DUBLIN — Leaders of Irish political party Sinn Féin were among hundreds who gathered in Belfast on Tuesday for the funeral of Bobby Storey, a senior figure in the Irish Republican Army (IRA) who died nine days ago aged 64. After the funeral was criticised on social media for seeming to breaching rules meant to curb the spread of the novel coronavirus in Northern Ireland – which cap funeral attendances at 10 people – some of Sinn Féin’s political rivals took aim. Northern Ireland’s Health Minister Robin Swann, a member of the Ulster Unionist Party (UUP), said at a Tuesday press conference that “no person” is “above the regulations and guidance we have laid down on how we combat Covid-19.” Democratic Unionist Party (DUP) parliamentarian Gregory Campbell called for “police action,” claiming that Sinn Féin leaders “showed no respect” for the restrictions – which it previously said should be applied without exemption. A police spokeswoman later told The Belfast Telegraph newspaper that officers will review footage of the funeral. Though Sinn Féin shares control of Northern Ireland’s devolved administration with the DUP, the two parties are ideological rivals. The DUP – and Swann’s UUP – oppose Sinn Féin’s aim of ending British rule in Northern Ireland.
DUBLIN — People in Northern Ireland are more likely to identify with either Britain or Ireland since the 2016 British vote to leave the European Union, going by the latest annual Northern Ireland Life and Times Survey. A majority of the region’s 1.8 million people view themselves as either “nationalist” or “unionist” in the latest survey, which saw 1,200 people canvassed in late 2019 and early 2020 by researchers from Ulster University and Queens University Belfast (QUB). In 2018, half of those surveyed eschewed identifying as either nationalist or unionist. Paula Devine of QUB said “it is striking that 2019 also saw a strengthening of unionist and nationalist identities and growing pressure on the so-called middle ground.”
KUALA LUMPUR — Singapore’s Prime Minister Lee Hsien Loong fears rising tensions between the US and China could undermine security and economic growth across Asia and called on both sides to pull back from confrontation. Lee flagged his concerns in an article titled “The Endangered Asian Century” published in the US journal Foreign Affairs, which has a history of running watershed essays by policymakers involved international relations.Fearing that smaller Asian countries could be forced to take sides if intransigence grows between the world’s two biggest economies, Lee called for cooperation between the US and China, even as tensions rise over the coronavirus pandemic, trade, the disputed South China Sea, Taiwan and Hong Kong. “The two powers must work out a modus vivendi that will be competitive in some areas without allowing rivalry to poison cooperation in others,” Lee implored.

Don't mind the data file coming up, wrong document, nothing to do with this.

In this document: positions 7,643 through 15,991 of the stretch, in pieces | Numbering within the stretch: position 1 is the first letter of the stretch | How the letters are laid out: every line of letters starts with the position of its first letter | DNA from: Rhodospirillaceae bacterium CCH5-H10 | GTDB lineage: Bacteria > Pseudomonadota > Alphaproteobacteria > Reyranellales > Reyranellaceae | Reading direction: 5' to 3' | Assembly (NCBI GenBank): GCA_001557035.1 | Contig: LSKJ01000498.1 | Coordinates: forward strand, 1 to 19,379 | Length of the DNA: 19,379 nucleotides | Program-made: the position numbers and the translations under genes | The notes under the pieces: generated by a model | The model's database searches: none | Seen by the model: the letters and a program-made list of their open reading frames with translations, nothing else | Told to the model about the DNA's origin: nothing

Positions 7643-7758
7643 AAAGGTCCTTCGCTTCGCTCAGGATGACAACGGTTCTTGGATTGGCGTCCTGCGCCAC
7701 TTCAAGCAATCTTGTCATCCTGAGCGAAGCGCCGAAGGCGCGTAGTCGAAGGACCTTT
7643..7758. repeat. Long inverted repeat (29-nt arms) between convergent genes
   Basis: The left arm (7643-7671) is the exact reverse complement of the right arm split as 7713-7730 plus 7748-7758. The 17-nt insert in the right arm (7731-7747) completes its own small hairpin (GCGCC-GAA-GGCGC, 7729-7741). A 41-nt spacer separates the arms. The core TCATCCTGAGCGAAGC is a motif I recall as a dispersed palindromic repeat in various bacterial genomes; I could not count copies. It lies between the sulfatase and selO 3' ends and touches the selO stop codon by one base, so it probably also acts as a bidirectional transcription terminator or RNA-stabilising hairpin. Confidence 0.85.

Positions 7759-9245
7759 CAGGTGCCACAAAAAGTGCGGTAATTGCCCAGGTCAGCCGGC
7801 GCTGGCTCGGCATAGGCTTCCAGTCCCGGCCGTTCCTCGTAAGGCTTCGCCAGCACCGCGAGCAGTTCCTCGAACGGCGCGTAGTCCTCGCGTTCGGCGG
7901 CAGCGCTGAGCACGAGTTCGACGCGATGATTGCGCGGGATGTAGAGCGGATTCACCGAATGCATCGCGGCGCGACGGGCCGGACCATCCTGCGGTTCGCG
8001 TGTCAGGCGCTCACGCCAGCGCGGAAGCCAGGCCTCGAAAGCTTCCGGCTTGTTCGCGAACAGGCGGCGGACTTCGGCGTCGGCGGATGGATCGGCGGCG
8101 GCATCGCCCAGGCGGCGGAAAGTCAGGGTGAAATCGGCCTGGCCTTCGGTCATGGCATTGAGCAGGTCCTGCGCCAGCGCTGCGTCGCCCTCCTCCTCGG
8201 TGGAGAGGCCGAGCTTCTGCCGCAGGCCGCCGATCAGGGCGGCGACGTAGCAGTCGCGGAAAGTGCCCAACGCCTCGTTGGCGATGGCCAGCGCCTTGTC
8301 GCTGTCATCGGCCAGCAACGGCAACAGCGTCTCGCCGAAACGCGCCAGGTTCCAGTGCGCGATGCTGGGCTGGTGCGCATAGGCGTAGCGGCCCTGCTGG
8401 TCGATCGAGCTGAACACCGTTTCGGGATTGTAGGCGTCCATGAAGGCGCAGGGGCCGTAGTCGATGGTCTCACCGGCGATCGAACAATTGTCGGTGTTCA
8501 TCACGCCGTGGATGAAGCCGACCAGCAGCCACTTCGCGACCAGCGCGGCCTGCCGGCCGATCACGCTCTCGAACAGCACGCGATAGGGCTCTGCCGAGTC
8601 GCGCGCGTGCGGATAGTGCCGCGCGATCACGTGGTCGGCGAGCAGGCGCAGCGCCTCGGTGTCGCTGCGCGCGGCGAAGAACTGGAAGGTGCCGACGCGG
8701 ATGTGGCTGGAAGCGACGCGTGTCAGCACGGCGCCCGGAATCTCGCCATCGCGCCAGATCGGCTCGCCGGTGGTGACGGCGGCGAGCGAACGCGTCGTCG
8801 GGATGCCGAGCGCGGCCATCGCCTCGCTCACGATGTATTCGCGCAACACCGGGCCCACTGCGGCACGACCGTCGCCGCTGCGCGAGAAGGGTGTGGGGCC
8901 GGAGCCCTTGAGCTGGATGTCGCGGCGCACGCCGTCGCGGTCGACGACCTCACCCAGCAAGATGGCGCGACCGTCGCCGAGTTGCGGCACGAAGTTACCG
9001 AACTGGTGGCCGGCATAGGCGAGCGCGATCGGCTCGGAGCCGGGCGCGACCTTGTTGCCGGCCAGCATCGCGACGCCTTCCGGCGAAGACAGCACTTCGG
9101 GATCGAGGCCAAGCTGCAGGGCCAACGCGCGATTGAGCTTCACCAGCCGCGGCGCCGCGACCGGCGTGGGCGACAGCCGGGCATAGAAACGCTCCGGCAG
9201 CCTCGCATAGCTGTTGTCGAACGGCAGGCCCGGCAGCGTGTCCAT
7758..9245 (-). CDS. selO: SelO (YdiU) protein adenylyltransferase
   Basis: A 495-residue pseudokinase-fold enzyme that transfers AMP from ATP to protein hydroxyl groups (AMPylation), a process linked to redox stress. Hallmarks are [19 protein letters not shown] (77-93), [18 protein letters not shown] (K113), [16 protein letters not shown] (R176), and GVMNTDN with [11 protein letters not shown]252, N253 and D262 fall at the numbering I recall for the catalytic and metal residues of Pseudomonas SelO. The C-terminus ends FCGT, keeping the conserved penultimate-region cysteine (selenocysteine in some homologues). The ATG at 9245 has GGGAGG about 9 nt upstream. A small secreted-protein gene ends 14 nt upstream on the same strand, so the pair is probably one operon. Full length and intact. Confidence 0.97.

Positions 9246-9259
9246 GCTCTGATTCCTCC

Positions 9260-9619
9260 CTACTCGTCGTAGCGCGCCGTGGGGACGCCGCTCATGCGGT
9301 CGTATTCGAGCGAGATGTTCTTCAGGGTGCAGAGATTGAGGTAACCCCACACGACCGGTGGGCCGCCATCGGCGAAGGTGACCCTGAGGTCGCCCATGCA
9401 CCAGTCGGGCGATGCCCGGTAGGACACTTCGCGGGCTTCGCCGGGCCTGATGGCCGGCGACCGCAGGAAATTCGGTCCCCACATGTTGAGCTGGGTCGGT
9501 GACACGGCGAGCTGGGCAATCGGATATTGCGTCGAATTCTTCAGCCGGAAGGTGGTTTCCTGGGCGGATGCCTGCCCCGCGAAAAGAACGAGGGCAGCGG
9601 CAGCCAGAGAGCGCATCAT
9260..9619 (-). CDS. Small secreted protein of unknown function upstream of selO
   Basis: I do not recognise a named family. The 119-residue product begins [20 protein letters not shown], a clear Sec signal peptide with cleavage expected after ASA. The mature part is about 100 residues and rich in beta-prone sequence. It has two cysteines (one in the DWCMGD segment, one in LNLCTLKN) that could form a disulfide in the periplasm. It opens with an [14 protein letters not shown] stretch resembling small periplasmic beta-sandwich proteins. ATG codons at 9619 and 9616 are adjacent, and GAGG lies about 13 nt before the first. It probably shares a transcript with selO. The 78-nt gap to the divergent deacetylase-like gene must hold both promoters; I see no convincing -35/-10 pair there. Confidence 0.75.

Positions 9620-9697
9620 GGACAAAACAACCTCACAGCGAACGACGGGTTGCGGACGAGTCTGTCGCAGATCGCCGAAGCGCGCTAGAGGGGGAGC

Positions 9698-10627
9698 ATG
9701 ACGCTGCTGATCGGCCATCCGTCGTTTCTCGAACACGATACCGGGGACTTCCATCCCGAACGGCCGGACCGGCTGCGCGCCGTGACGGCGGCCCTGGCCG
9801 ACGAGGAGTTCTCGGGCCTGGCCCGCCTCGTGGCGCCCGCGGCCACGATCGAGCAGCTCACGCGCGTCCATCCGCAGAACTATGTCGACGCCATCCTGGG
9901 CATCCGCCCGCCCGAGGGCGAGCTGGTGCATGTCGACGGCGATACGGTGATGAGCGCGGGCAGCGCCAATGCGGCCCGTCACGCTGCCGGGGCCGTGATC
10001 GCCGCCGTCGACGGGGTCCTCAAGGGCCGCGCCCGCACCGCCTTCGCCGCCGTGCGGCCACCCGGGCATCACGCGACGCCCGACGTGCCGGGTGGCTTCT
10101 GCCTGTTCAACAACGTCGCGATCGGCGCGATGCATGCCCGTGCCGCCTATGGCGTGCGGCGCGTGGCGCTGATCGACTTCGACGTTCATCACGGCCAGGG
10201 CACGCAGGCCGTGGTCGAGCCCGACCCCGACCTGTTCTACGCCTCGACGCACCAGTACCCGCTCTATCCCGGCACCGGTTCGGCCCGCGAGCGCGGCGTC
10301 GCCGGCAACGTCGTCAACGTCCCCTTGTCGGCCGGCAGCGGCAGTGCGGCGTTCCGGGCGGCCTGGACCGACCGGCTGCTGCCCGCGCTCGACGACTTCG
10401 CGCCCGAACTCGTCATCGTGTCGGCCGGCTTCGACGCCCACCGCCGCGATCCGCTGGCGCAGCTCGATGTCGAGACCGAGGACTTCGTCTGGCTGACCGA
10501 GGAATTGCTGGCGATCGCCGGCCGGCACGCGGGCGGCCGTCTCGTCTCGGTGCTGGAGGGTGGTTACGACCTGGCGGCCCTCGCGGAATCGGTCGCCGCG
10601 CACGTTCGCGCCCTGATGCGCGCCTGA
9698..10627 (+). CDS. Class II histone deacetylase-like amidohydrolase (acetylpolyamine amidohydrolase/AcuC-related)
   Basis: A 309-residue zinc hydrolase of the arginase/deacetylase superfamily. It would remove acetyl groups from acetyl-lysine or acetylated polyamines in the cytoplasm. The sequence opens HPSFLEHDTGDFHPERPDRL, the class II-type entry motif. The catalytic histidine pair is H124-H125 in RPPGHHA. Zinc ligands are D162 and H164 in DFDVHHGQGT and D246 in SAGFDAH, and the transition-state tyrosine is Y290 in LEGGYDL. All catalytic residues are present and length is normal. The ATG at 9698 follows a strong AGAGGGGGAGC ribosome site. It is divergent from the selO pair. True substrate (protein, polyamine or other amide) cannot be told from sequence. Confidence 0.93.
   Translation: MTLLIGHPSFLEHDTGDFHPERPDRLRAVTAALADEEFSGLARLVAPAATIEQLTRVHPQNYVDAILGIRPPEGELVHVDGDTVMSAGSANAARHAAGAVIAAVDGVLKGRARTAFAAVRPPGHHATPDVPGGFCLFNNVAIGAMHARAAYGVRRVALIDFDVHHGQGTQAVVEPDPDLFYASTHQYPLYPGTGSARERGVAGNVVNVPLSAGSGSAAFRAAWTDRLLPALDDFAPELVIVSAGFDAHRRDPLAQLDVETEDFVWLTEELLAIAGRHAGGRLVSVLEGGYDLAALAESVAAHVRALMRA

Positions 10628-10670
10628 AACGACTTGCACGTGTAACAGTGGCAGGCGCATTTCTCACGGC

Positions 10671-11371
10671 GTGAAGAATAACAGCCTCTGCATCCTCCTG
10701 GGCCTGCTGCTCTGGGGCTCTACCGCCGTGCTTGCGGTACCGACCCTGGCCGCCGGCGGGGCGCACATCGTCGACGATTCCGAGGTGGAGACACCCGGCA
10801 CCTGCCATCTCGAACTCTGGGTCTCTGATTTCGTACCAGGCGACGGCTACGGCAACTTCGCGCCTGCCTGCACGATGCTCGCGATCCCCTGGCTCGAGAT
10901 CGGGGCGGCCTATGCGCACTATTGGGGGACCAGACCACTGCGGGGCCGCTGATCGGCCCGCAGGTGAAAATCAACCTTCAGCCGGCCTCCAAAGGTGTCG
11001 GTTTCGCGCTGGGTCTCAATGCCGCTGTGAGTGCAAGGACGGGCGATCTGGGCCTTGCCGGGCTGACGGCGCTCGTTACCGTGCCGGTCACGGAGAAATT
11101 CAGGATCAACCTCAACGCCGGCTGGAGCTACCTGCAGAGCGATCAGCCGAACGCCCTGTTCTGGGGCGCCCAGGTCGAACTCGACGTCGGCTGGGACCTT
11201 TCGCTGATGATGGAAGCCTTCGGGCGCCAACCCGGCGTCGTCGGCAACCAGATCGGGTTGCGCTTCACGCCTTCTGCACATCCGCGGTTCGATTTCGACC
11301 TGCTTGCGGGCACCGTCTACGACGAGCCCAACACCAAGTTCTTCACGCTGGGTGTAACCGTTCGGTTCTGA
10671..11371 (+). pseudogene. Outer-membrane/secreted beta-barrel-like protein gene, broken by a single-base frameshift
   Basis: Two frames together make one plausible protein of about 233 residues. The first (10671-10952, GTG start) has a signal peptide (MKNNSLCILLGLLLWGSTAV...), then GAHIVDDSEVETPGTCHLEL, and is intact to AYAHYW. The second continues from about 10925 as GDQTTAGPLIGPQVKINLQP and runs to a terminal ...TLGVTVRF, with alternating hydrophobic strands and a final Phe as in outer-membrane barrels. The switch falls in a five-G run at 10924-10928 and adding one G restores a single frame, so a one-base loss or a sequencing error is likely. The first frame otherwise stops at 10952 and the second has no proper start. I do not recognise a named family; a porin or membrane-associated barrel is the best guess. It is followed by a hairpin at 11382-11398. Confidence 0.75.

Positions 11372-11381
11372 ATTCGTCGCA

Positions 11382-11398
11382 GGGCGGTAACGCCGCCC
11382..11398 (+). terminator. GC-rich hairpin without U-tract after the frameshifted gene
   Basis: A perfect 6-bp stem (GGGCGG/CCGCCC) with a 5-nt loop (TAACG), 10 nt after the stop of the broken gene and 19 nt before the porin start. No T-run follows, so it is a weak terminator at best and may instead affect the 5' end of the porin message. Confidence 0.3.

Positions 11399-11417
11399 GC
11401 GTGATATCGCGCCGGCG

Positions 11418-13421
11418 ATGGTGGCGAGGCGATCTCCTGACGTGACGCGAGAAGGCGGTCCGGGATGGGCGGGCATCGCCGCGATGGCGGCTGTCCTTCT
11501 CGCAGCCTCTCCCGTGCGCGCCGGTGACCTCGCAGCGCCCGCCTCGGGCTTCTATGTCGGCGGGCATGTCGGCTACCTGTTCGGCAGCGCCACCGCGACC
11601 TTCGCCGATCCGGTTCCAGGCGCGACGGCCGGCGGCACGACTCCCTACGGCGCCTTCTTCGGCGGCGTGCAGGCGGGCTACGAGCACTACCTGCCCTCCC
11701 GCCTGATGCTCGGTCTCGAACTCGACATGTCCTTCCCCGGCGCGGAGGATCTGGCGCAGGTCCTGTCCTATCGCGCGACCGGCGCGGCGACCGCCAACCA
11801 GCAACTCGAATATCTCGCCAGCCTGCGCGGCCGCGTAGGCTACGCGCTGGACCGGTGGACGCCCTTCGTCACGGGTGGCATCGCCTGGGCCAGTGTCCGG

KUALA LUMPUR — Allegations of lavish contributions from Saudi Arabia re-emerged on Wednesday during one of former Malaysian prime minister Najib Razak’s ongoing trials over alleged theft of public money and related abuses of office. When lurid corruption claims were first levelled against Najib Razak in 2015, the then-prime minister said the largesse involved, said to be around 700 million dollars, was donated from the world’s biggest oil producer. In court in Kuala Lumpur on Wednesday, Najib’s defence team said that letters purportedly from Saudi royals meant Najib had no reasonable cause to question the source of money flowing into his bank account. The missives, the defence said, were shown to Malaysia’s central bank and anti-corruption commission before representatives of the latter travelled to Saudi Arabia to discuss the matter with several princes.”If the letters were not genuine, there would have been denial on the spot,” said defence lawyer Harvinderjit Singh, who added that he was not claiming the donations took place.